The prayer of the Prophet Jeremiah, offered here almost unabridged, is the lament that describes the struggle of Jerusalem and of its inhabitants. The Jews recite it on the day that commemorates the destruction of the Temple, the Church in the office of Holy Saturday, to recall the tragedy of Calvary. The melody of this text is set to an early d tone coming from a non-Roman, perhaps Gallican, musico-liturgical tradition and following the pattern of a double psalmodic tone in semi-ornate style, with cursive cadences: mediatio cadences descend to c, while terminatio cadences close on the reciting note of d. In the second part the reciting note of the psalmodic tenor rises to g.

The Exultet is the chant announcing the joy of Easter, commonly known as the praeconium paschale, at the opening of the Easter Vigil, the principal of all vigils, after the blessing of the fire and the paschal candle that through its light dispels the darkness of night and of evil. The Exultet starts with an invitation to joy and thanksgiving (exsultet ...gaudeat ...laetetur), in a solemn reciting tone of wide ambitus: from the reciting note of c touching d to highlight the textual stress, the melody has two intermediate cadences on a (caelorum and mysteria) and an ornamented cadence on low c (salutaris), prepared by means of a long step-wise melodic descending line (et pro tanti Regis).

There follows, with the same melody, the humble prayer of the minister that he may worthily sing the praise of the paschal candle, symbol of the risen Christ. The prayer ends with a brief dialogue with the congregation on the tone of the chant for the Preface of the Mass.

The words Vere dignum et iustum est introduce the essential and most beautiful part of the Exsultet, to the simple tone of the Preface of the Mass. Two reciting notes c and b descend to b and a respectively at the cadences. The text is divided into four parts:

1. The praise and thanksgiving to God for his work of redemption.
2. Easter night brings to the composer's mind figures from the Old Testament, the Paschal Lamb, the Red Sea and the passage through the desert.
3. Admiration for the splendour of redemption in the four exclamations of O.
4. The prayer to God that he accept the tribute and that the paschal candle (the risen Christ) may never fail but shine with unextinguished light.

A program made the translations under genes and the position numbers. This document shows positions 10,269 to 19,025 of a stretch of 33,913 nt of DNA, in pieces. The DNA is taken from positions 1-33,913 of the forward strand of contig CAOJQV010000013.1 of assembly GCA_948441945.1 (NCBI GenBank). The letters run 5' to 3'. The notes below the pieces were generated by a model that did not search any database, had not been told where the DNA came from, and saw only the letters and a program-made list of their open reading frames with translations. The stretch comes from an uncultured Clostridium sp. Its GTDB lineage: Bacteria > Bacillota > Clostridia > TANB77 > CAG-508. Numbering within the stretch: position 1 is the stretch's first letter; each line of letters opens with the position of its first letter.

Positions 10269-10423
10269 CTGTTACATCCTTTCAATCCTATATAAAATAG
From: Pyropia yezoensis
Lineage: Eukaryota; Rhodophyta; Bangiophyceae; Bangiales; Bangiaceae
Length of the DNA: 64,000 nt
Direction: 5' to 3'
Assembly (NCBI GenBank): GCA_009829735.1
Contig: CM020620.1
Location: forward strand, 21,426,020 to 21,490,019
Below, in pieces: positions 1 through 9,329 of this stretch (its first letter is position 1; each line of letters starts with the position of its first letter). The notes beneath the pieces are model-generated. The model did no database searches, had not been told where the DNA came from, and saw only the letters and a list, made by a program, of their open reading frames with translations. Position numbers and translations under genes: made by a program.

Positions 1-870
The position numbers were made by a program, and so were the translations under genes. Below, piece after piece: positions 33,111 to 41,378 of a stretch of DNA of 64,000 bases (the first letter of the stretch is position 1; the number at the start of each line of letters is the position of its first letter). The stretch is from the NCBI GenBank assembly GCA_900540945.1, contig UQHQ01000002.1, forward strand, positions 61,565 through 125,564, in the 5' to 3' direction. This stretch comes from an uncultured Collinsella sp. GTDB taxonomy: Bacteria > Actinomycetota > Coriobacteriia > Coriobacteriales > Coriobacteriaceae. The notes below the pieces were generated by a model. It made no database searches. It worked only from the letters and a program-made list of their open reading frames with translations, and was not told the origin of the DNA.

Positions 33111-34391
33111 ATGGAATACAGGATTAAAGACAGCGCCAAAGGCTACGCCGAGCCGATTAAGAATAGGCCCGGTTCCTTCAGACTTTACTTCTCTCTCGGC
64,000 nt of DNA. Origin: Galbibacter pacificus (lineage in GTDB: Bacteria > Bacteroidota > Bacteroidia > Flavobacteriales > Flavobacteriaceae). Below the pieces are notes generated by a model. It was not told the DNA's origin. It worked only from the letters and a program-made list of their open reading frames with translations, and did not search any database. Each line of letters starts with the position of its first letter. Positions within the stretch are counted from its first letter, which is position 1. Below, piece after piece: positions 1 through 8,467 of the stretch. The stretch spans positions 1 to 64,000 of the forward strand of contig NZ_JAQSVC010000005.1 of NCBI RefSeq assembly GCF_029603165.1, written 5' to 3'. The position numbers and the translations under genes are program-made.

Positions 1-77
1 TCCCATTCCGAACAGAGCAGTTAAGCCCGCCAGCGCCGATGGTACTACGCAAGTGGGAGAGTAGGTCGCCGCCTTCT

After the blessing of the paschal candle follow biblical readings that, like a series of pictures, evoke important stages in the history of salvation. Among these is the reading of the passage through the Red Sea, followed by the well known Song of Moses Cantemus Domino. This composition is part of the Roman musical tradition, with the insertion of a Gallican incipit belonging to the earliest musical form of direct psalmody and built on three richly embellished reciting notes, g, b and c.

Easter Day Matins that since the eighth century has been sung after the Vigil at sun-rise, opens with an invitation to celebrate the risen Christ, Surrexit Dominus vere, alleluia. This text acts as a refrain for the invitatory Psalm XCIV. Its c-based form (octoechos plagal tritus) is matched to a semi-ornate tone for the psalm Venite, exsultemus Domino, with the reciting note on the higher fifth.

The chant Alleluia. Haec dies consists of several antiphons in the fifth mode for Easter, all of them beginning with alleluia. There is a second alleluia at the middle cadence and two more at the end of each chant. These antiphons constitute a modal tone of the same kind as Alleluia. Noli fiere Maria, which is also recorded in the early Roman and Ambrosian liturgical repertoires. They have the characteristic form of a psalm with double refrain.

The Haec dies is the responsum (refrain) to a series of verses that were formerly sung on Easter Day. Now they are divided over each day in Holy Week, but they all share the same form, a d ornate style (modal tone) of Gallican origin. In the verse (Confitemini) the melody moves away from the rigid scheme of the tone, rising boldly in an explosion of joy at the words quoniam bonus. The responsum Haec dies is a late composition built on set phrases borrowed from the verse. It consists of three melodic phrases, each of them ending with a iubilus, the first, at the last syllable of Dominus, of limited range, has the character of a melodic stress on the dominant (c); the second, at the last syllable of Exsultemus, descends to the low fifth with a smooth melodic movement; the third, at the last syllable of in ea is wide-ranging and of some intensity, stressing the melodic accent on the modal fifth and then descending to the tonic.